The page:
The judge said that the FDA failed to consider “the intense psychological trauma and post-traumatic stress women often experience from chemical abortion.” The term “chemical abortion,” which is preferred by abortion opponents, was repeatedly invoked by the judge in his ruling, as was “abortionist” and “unborn human.” Kacsmaryk suggested that the FDA’s data was downplaying the frequency with which the drug was being mistakenly administered to someone who had an ectopic pregnancy, i.e. a pregnancy outside the cavity of the uterus. He repeated the challengers’ accusations that the FDA’s approval process had been the subject of improper political pressure.
He said the FDA’s refusal to impose certain restrictions on the drug’s use “resulted in many deaths and many more severe or life-threatening adverse reactions.”
“Whatever the numbers are, they likely would be considerably lower had FDA not acquiesced to the pressure to increase access to chemical abortion at the expense of women’s safety,” he said.
Jack Resneck Jr., the president of the American Medical Association, said in a statement that Kacsmaryk’s ruling “flies in the face of science and evidence and threatens to upend access to a safe and effective drug.”
“The court’s disregard for well-established scientific facts in favor of speculative allegations and ideological assertions will cause harm to our patients and undermines the health of the nation,” the AMA president said.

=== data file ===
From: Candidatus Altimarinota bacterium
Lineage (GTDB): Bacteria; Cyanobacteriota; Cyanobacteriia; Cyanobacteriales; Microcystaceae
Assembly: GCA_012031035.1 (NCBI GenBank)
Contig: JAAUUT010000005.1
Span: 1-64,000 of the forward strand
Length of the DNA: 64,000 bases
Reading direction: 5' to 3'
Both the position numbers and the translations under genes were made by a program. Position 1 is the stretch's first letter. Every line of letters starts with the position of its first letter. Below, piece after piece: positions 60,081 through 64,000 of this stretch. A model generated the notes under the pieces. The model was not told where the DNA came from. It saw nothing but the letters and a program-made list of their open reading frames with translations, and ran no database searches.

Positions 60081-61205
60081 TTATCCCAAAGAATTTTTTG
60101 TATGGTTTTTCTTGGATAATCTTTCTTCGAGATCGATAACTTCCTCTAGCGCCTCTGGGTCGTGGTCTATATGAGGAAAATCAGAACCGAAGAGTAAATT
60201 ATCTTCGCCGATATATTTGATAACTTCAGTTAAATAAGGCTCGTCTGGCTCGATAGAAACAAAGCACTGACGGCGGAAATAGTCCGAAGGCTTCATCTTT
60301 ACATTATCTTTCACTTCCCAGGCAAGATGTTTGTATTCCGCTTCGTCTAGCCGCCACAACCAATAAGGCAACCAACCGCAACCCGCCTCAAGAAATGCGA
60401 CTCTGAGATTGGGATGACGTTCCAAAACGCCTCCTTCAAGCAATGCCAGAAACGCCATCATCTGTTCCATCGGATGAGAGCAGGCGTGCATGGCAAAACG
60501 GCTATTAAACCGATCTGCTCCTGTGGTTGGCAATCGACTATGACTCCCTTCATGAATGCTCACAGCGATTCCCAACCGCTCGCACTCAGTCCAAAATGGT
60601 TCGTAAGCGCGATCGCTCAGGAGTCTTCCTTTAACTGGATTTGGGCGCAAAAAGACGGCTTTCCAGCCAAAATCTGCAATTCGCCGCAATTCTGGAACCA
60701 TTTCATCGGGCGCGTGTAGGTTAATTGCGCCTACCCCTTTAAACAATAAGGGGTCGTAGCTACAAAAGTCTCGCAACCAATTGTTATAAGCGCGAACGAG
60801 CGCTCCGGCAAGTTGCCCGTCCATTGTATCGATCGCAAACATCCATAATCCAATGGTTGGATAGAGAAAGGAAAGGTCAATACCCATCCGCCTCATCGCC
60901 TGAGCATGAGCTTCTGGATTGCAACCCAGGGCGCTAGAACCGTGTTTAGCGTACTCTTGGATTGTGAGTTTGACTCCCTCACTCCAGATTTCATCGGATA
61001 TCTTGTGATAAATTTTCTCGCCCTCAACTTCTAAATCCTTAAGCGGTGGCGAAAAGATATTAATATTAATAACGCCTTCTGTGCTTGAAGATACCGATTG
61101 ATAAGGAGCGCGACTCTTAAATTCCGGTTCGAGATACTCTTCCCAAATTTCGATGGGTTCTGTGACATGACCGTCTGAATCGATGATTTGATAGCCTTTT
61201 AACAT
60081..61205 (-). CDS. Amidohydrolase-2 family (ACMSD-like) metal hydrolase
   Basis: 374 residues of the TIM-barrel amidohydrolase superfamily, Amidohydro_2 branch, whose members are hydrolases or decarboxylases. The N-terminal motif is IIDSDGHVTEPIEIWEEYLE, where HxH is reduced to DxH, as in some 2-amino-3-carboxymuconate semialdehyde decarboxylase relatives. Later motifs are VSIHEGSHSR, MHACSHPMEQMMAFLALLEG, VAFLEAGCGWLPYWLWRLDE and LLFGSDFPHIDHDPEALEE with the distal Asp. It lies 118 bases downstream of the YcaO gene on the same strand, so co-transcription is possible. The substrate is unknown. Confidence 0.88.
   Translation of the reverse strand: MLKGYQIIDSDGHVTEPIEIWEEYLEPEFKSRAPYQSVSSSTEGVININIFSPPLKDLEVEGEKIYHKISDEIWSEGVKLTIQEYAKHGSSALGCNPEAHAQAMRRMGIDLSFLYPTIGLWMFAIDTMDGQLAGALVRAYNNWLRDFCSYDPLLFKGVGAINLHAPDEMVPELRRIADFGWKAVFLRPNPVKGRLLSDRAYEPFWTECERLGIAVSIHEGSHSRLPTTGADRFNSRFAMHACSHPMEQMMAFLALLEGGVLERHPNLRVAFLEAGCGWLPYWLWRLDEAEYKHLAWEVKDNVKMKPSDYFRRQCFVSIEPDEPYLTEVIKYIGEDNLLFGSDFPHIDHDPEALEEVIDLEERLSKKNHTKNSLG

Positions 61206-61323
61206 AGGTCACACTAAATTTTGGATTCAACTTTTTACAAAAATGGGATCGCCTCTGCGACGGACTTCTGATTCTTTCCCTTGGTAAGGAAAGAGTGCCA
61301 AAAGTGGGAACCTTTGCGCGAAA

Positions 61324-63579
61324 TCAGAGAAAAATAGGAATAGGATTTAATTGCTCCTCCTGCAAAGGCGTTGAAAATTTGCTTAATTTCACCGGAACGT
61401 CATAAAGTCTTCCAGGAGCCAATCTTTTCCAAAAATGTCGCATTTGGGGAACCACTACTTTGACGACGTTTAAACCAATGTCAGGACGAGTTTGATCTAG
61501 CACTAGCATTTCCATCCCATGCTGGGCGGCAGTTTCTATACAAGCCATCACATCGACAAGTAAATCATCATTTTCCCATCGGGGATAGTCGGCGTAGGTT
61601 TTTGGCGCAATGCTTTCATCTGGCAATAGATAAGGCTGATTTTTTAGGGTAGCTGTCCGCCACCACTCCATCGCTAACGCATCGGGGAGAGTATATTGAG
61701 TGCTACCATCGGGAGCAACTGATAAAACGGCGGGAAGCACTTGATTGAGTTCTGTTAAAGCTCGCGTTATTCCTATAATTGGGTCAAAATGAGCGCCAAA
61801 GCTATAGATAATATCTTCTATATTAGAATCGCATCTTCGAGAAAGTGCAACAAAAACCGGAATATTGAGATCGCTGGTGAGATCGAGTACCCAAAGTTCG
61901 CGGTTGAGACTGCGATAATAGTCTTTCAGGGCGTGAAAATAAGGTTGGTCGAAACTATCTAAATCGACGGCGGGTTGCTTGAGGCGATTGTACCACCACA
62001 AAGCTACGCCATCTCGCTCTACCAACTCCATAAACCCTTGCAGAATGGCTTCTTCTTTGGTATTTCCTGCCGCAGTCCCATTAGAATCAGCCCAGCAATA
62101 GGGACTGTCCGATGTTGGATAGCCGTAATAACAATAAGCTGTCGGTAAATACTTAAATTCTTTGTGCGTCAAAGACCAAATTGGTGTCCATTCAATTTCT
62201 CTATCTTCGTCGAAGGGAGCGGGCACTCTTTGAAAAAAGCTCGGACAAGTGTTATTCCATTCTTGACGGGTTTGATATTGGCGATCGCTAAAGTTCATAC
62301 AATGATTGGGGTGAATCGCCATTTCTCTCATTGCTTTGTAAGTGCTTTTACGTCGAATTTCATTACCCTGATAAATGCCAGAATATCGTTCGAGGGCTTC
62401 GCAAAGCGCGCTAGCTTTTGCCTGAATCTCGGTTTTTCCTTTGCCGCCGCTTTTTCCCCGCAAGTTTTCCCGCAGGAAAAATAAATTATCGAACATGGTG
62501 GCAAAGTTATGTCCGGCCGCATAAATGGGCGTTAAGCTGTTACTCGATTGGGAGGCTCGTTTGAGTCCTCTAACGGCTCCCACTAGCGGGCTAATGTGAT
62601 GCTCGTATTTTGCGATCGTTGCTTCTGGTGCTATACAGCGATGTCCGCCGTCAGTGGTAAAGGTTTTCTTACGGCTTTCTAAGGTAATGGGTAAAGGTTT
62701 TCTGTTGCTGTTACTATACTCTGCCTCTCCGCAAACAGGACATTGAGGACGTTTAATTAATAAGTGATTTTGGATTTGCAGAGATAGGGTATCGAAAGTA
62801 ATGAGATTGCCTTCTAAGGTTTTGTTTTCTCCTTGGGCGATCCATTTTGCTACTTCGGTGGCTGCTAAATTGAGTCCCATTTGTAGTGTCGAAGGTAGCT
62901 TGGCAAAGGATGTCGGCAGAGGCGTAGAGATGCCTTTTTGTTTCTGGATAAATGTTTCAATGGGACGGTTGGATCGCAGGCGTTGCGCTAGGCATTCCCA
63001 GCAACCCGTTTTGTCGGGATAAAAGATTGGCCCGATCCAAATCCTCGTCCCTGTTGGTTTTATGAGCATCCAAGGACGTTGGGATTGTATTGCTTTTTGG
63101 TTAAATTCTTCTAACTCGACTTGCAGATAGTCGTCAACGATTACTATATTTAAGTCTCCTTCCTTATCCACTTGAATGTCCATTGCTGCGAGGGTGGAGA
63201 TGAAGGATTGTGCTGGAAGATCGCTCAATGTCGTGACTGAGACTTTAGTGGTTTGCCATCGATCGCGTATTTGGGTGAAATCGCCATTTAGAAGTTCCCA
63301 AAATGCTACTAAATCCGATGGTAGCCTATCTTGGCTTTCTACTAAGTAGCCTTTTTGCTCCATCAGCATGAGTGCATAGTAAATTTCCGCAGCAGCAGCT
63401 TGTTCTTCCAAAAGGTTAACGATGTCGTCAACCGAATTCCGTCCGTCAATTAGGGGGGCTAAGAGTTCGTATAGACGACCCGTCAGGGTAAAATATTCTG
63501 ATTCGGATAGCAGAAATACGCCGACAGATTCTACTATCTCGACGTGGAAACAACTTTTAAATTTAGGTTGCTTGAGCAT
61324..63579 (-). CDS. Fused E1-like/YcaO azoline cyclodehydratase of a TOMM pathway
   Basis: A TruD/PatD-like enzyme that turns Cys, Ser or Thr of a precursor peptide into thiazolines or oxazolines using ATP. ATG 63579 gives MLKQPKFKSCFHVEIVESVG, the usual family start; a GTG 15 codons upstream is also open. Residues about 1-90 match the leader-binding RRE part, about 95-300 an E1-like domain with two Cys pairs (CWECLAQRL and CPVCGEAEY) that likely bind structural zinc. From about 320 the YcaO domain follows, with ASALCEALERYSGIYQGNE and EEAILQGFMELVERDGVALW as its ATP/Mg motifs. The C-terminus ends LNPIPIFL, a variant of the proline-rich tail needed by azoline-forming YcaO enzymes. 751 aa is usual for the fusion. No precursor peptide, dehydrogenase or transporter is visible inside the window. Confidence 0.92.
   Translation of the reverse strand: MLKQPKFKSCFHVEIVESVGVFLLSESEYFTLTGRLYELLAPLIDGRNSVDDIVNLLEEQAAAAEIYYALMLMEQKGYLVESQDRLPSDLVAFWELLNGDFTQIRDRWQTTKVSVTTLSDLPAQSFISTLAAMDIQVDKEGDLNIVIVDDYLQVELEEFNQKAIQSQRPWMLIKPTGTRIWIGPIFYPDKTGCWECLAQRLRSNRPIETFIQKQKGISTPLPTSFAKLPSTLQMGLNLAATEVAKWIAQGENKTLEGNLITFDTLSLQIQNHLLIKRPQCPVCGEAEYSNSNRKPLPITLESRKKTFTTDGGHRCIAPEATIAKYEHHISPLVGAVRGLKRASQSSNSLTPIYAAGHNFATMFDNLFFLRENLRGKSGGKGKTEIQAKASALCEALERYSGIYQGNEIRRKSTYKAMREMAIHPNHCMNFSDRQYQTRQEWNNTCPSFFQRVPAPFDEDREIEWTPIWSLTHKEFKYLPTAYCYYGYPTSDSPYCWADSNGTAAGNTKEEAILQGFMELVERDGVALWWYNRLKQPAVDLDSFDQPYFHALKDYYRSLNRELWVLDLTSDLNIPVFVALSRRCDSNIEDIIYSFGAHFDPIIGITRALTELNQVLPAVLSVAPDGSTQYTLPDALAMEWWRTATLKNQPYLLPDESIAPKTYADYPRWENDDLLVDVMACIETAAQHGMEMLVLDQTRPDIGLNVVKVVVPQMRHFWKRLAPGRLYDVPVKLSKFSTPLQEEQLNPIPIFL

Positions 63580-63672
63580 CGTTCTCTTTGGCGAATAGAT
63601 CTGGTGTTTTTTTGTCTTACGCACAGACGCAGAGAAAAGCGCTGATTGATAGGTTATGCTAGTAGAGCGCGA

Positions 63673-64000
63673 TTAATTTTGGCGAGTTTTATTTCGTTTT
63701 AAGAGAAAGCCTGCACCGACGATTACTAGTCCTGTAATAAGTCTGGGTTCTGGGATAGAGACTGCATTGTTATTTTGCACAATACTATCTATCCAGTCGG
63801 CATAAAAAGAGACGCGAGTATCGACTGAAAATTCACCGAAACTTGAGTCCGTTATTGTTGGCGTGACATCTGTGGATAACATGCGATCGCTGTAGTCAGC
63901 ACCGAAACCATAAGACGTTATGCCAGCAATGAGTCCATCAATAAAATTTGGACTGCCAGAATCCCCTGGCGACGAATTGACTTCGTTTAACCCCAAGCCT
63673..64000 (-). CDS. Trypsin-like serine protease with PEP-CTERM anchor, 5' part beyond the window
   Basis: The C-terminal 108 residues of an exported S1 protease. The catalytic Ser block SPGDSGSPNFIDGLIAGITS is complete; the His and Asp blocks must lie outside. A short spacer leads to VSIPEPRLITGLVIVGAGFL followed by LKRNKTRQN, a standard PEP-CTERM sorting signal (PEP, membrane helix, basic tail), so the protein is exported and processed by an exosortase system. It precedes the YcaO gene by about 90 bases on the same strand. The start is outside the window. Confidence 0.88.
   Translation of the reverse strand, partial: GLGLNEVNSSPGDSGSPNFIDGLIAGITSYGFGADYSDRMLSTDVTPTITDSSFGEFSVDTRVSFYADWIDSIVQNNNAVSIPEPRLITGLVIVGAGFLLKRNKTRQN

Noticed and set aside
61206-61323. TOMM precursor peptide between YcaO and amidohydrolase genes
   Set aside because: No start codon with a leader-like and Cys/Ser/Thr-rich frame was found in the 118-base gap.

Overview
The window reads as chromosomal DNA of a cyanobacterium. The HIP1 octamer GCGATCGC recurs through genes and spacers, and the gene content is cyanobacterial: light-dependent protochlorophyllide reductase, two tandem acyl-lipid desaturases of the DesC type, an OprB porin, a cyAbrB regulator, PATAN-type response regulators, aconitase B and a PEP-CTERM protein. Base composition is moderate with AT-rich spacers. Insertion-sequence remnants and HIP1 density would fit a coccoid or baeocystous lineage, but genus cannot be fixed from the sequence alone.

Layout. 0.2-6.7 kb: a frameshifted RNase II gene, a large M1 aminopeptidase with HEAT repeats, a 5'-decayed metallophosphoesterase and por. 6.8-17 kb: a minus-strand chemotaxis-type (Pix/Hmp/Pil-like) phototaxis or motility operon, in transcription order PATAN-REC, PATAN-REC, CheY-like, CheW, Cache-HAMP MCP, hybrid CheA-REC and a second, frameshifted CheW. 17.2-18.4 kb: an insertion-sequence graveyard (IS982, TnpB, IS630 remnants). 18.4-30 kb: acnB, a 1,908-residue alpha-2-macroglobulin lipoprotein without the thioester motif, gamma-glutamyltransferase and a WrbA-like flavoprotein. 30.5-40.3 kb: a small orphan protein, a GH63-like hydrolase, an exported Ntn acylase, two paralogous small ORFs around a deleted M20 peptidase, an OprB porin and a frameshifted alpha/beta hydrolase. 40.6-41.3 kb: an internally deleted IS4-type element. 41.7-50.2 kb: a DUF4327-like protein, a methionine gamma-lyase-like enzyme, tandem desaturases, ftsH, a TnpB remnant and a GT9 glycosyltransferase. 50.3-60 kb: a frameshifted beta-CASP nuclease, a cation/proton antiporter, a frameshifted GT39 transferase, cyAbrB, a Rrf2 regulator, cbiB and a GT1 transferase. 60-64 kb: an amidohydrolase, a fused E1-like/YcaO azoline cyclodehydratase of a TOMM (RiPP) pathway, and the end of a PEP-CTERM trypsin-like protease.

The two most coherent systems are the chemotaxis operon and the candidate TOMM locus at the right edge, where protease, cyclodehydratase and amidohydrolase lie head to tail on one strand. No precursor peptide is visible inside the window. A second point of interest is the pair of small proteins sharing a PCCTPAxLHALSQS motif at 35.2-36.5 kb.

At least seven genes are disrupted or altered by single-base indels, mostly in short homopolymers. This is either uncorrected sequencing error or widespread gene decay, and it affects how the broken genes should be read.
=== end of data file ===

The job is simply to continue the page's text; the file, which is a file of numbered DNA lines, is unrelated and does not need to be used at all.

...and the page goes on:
Kacsmaryk’s opinion paid no heed to the argument made by the FDA’s defenders that cutting off access to medication abortion would put the health of pregnant people at risk and that it would force abortion seekers to terminate their pregnancies through a surgical procedure instead.
Instead, the judge wrote that a ruling in the challengers’ favor would ensure “that women and girls are protected from unnecessary harm and that Defendants do not disregard federal law.”
As he explained why the preliminary injunction — which was being handed down before the case could proceed to a trial — was justified, he said that embryos had their own rights that could be part of the analysis. That assertion goes further than what the Supreme Court said in its June ruling, known as Dobbs v. Jackson Women’s Health.
“Parenthetically, said ‘individual justice’ and ‘irreparable injury’ analysis also arguably applies to the unborn humans extinguished by mifepristone — especially in the post-Dobbs era,” Kacsmaryk said Friday.
In Washington, a command that abortion pills remain available — at least in some of the country
Whereas Kacsmaryk had been asked by the challengers in Texas to block medication abortion, US District Judge Thomas Owen Rice, who sits in Spokane, Washington, was considering whether abortion pills should be easier to obtain.
Rice, an Obama appointee, granted the Democratic attorneys general who brought the lawsuit a partial win.
They had asked Rice to remove certain restrictions — known as REMS or Risk Evaluation and Mitigation Strategy — the FDA has imposed on mifepristone, with the blue states arguing the drug was safe and effective enough to make those restrictions unnecessary.